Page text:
Gold was found on the Fraser and Thompson Rivers in southern B.C. in 1858. Thousands of prospectors came north, and the Fraser River Gold Rush boomed.

Two settlements were born early that summer, both called Semiahmoo. One was on the Semiahmoo Spit, and the second where Blaine is today. Houses and a hotel were built. As long as there were miners, there was plenty of activity.

Unfortunately, the boom was short-lived. The work of the International Boundary Commission tapered off, and the rush was a bust, ending around 1860. Both Semiahmoos were left deserted, with only a handful of settlers staying.

The Plover in 1944. Photo courtesy: City of Blaine

Then came 1870, when President Ulysses S. Grant encouraged people to move west, and Semiahmoo slowly came back to life. Many moved there, including the Cains, one of Blaine’s most notable families. At one time, the Cains owned most of present-day Blaine and built many of its first landmarks. James Cain, the first mayor, later recorded his plat and declared the beginning of a new town on September 13, 1884.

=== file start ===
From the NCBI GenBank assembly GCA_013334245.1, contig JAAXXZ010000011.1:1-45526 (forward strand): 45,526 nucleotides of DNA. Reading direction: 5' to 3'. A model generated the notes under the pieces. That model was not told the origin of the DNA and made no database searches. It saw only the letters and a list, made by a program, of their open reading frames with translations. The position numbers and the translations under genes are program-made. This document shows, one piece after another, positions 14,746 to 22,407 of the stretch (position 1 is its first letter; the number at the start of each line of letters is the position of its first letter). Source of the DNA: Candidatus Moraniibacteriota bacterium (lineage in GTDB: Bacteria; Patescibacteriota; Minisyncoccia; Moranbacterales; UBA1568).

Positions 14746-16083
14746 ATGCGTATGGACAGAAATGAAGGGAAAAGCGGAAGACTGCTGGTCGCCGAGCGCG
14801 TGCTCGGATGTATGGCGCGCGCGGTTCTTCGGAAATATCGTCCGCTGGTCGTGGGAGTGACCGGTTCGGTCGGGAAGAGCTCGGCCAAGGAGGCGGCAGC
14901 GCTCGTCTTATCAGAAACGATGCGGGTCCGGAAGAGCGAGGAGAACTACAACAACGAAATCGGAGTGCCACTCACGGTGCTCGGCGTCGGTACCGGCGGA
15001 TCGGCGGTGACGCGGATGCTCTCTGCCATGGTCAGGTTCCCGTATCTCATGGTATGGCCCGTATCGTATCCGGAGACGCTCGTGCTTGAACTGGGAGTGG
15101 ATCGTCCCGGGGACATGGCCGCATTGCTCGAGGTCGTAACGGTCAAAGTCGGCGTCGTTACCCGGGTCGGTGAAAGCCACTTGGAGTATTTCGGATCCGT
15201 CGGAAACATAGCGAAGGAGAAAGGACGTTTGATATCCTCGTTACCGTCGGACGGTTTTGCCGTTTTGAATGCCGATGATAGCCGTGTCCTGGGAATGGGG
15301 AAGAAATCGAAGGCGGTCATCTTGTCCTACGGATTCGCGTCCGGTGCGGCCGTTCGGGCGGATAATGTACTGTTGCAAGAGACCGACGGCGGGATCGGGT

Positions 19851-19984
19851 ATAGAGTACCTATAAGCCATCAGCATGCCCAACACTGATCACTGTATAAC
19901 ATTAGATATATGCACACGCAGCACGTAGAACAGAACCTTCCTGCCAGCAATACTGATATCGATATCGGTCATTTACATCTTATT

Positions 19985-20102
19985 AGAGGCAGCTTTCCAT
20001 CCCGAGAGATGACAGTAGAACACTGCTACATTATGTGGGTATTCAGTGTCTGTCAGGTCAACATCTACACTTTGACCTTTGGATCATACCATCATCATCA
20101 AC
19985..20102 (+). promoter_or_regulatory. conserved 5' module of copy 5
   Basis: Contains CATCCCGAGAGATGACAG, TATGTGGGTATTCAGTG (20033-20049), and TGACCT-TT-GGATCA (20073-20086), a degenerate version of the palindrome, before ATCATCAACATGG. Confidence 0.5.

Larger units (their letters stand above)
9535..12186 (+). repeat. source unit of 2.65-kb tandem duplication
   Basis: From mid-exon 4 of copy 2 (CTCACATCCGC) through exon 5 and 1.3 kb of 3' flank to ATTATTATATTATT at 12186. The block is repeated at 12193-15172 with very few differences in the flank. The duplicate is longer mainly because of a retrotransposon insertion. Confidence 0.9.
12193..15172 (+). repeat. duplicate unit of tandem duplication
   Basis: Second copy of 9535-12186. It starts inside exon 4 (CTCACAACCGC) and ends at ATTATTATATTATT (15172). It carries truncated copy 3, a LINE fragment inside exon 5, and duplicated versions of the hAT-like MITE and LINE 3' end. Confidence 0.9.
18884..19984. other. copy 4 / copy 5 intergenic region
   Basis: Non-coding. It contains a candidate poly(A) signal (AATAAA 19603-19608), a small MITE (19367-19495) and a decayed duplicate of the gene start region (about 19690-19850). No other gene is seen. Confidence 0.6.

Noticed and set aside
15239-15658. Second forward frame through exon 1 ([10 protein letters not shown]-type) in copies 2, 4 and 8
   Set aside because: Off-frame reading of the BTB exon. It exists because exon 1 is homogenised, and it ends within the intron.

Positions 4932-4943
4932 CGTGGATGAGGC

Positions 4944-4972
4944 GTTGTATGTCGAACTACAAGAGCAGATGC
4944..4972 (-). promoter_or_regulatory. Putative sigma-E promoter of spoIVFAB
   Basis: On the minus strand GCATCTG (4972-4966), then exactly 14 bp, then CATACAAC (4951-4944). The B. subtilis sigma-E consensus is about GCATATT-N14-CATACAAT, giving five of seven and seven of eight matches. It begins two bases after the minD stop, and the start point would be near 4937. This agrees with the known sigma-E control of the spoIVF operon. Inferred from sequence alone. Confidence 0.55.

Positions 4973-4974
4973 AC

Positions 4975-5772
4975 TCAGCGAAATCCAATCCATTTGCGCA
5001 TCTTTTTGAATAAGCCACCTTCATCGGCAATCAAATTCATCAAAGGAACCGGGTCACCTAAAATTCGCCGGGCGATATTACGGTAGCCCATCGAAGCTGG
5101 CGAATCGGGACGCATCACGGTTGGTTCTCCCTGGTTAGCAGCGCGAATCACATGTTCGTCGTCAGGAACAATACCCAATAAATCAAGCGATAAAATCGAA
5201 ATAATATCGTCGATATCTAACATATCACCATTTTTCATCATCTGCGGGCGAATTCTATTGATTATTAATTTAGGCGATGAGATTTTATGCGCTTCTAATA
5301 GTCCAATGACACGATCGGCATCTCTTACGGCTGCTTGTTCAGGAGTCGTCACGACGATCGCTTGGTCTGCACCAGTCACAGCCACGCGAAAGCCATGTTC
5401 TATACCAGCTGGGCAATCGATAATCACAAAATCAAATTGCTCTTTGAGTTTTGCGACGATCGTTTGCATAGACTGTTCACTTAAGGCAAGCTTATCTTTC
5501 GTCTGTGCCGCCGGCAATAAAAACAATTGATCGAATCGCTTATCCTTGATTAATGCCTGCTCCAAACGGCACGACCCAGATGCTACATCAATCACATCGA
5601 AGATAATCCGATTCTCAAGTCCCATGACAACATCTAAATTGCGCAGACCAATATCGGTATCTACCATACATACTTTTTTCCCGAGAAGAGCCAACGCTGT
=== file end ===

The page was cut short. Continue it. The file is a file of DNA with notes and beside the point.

The town—previously called Concord—was renamed in honor of James G. Blaine, a Republican presidential candidate. Though he lost the election, Blaine remained a town favorite among the voting men, and the name was kept. Blaine was officially incorporated on May 20, 1890.

Fishing and canning became one of Blaine’s biggest industries in its early days. Photo courtesy: City of Blaine

Logging, lumber, fishing, and canning became Blaine’s biggest industries. Logging sites initially started because of the thick forests around the Cain plat. The remaining timber was used to build wharfs. The first sawmill opened in Drayton Harbor, and soon several were in operation on the waterfront. Much of the lumber helped rebuild San Francisco following the devastating 1906 earthquake and fires.